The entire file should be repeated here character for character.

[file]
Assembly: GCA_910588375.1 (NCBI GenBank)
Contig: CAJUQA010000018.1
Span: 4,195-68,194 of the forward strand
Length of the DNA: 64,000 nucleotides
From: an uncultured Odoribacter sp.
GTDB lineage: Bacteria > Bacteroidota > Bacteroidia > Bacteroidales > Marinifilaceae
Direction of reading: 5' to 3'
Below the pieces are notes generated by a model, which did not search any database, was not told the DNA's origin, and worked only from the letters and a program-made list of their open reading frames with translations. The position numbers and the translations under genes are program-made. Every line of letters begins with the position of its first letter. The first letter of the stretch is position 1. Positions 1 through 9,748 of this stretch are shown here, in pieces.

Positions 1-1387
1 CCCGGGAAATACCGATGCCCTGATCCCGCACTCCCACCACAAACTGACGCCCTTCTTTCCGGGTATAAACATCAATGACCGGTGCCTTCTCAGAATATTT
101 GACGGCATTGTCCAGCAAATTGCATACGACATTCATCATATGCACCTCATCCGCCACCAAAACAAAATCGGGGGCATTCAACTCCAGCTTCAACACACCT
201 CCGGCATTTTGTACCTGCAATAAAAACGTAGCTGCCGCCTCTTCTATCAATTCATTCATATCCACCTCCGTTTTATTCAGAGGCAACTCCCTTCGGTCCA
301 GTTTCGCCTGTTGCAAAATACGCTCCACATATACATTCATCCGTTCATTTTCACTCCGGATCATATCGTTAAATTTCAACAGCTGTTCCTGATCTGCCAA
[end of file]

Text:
Assembly: GCA_910588375.1 (NCBI GenBank)
Contig: CAJUQA010000018.1
Span: 4,195-68,194 of the forward strand
Length of the DNA: 64,000 nucleotides
From: an uncultured Odoribacter sp.
GTDB lineage: Bacteria > Bacteroidota > Bacteroidia > Bacteroidales > Marinifilaceae
Direction of reading: 5' to 3'
Below the pieces are notes generated by a model, which did not search any database, was not told the DNA's origin, and worked only from the letters and a program-made list of their open reading frames with translations. The position numbers and the translations under genes are program-made. Every line of letters begins with the position of its first letter. The first letter of the stretch is position 1. Positions 1 through 9,748 of this stretch are shown here, in pieces.

Positions 1-1387
1 CCCGGGAAATACCGATGCCCTGATCCCGCACTCCCACCACAAACTGACGCCCTTCTTTCCGGGTATAAACATCAATGACCGGTGCCTTCTCAGAATATTT
101 GACGGCATTGTCCAGCAAATTGCATACGACATTCATCATATGCACCTCATCCGCCACCAAAACAAAATCGGGGGCATTCAACTCCAGCTTCAACACACCT
201 CCGGCATTTTGTACCTGCAATAAAAACGTAGCTGCCGCCTCTTCTATCAATTCATTCATATCCACCTCCGTTTTATTCAGAGGCAACTCCCTTCGGTCCA
301 GTTTCGCCTGTTGCAAAATACGCTCCACATATACATTCATCCGTTCATTTTCACTCCGGATCATATCGTTAAATTTCAACAGCTGTTCCTGATCTGCCAA